3 customer-centric lessons from Episerver Ascend
This week, digital experience company Episerver held its eighth annual Episerver Ascendevent in London.
Bringing together partners, customers and ecommerce brands, the event provided an opportunity for experts and digital leaders to discuss the future of customer-centric digital experience.
This year, the show’s theme focused heavily on human experiences and the intersection between digital transformation and customer-centricity. With this in mind, here are three of the key lessons that marketers, digital experience leaders and brands can take away from the show:
1. Think about digital experience as a sat nav
Speaking at the event, Episerver Chief Product Officer, Justin Anovick told brands that they should think of digital experiences as a “satellite navigation system”.
Unlike other technologies, sat navs don’t replace human users – they simply help guide them in the right direction and can be as hands-on or hands-off as the user wants them to be. Brands should look at their digital investments in a similar way. Customers should maintain their autonomy and self-direction, but technology should always be present to guide them along the right path.
Rather than adopting technology that restricts customers – forcing them along a pre-set customer journey – a good digital experience should simply help customers get where they’re going. Freedom, not restriction, must lie at the heart of customer-centric digital experience design.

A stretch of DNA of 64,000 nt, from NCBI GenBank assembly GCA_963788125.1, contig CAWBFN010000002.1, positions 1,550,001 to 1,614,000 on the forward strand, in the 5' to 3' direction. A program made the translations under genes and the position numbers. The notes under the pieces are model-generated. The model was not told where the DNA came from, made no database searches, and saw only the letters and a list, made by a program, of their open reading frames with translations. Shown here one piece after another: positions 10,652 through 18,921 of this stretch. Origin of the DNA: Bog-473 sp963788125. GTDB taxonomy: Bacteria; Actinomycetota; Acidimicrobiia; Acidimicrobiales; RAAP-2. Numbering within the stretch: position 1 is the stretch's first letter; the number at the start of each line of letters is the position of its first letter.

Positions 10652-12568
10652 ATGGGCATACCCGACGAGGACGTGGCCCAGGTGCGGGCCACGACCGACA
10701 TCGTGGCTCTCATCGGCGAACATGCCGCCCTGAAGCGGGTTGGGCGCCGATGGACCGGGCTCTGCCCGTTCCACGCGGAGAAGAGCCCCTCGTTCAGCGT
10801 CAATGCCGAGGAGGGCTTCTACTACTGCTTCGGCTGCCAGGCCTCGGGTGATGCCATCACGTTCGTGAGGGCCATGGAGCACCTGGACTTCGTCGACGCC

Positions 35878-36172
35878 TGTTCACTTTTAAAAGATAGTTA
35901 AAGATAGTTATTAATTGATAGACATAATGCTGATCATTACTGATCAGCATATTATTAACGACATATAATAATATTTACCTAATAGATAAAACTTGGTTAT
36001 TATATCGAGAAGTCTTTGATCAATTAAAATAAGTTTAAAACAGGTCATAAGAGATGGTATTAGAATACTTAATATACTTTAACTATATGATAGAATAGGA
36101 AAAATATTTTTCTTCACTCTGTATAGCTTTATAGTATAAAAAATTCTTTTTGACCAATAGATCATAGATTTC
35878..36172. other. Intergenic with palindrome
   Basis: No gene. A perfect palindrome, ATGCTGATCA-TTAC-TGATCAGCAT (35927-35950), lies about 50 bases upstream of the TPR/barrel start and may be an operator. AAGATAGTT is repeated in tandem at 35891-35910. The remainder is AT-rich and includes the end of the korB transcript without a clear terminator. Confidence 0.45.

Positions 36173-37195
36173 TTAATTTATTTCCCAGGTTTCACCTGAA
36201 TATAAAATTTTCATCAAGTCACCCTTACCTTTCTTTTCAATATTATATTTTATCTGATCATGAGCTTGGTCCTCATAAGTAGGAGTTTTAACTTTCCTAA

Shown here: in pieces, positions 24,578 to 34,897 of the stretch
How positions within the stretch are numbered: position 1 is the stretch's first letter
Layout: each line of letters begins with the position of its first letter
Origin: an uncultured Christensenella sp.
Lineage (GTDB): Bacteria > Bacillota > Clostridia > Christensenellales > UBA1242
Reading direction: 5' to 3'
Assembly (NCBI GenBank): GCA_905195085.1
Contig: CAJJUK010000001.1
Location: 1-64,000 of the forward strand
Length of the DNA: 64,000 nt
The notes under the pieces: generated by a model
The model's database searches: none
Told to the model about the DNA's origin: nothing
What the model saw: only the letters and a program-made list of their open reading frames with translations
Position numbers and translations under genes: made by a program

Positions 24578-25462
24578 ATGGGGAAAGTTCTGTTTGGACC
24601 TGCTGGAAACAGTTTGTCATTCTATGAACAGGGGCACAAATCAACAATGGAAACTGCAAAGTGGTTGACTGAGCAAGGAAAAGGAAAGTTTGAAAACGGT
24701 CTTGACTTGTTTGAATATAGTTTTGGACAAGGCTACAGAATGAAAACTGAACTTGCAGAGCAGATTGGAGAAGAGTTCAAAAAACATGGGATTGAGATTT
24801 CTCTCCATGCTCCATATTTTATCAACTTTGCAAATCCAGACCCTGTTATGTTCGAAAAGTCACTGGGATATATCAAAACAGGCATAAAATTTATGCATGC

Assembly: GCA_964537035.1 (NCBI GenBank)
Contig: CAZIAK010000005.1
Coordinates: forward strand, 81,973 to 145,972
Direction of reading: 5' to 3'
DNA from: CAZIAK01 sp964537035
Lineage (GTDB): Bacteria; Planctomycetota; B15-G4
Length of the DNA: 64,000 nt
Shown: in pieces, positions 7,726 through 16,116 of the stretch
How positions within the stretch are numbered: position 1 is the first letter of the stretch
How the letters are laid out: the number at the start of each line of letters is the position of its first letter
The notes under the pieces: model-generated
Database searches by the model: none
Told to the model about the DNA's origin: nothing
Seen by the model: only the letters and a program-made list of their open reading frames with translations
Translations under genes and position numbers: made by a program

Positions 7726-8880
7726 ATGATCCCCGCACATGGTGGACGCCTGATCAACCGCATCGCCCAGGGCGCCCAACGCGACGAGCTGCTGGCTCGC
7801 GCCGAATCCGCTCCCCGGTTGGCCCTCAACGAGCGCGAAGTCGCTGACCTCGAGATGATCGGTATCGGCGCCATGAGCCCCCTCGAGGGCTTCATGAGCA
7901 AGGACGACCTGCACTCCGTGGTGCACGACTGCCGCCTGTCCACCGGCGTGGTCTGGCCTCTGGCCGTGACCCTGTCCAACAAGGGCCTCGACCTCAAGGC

2. You can put a price on customer centricity
Cate Trotter, head of retail consultancy Inside Trends, spoke at Ascend about the measurability of customer-centric digital transformation. While many brands still struggle to prove the value of CX and transformative tech, Trotter argues you can in fact tie these investments back to ROI. According to her research - collated by Inside Trends - the average company can see an increase in profits of 117% if they embrace both customer centricity and digital transformation.
In explaining how brands can achieve such a significant boost in profits, Trotter stresses the vital importance of combining both technology and customer centricity. As she put it at Ascend, “You need both to happen at once. All the technology in the world won’t help if you don’t have customers at the very heart of your business.”
3. Avoid the periphery of customer centricity
A final key lesson emphasised at Ascend, was the need for brands to take a step back and look at their customer experiences from a distance. Sometimes, it is those closest to a brand who struggle to spot its flaws. By taking a step back and thinking about the digital experience approach of other companies – or even other sectors – brands can broaden their perspective and develop entirely new ways of thinking about their customers’ needs.
At the opposite end of the spectrum, it can also be useful for brands to get even closer to their customers’ experiences. This means taking on the mindset of a new customer and experiencing their journey first-hand.
Whether taking a step back or a step toward, the key for brands is to change their perspective. As Cate Trotter summarised, to understand what’s working, we must either fully immerse ourselves in the customer experience or try to view it from as far away as possible – we cannot stay in the middle.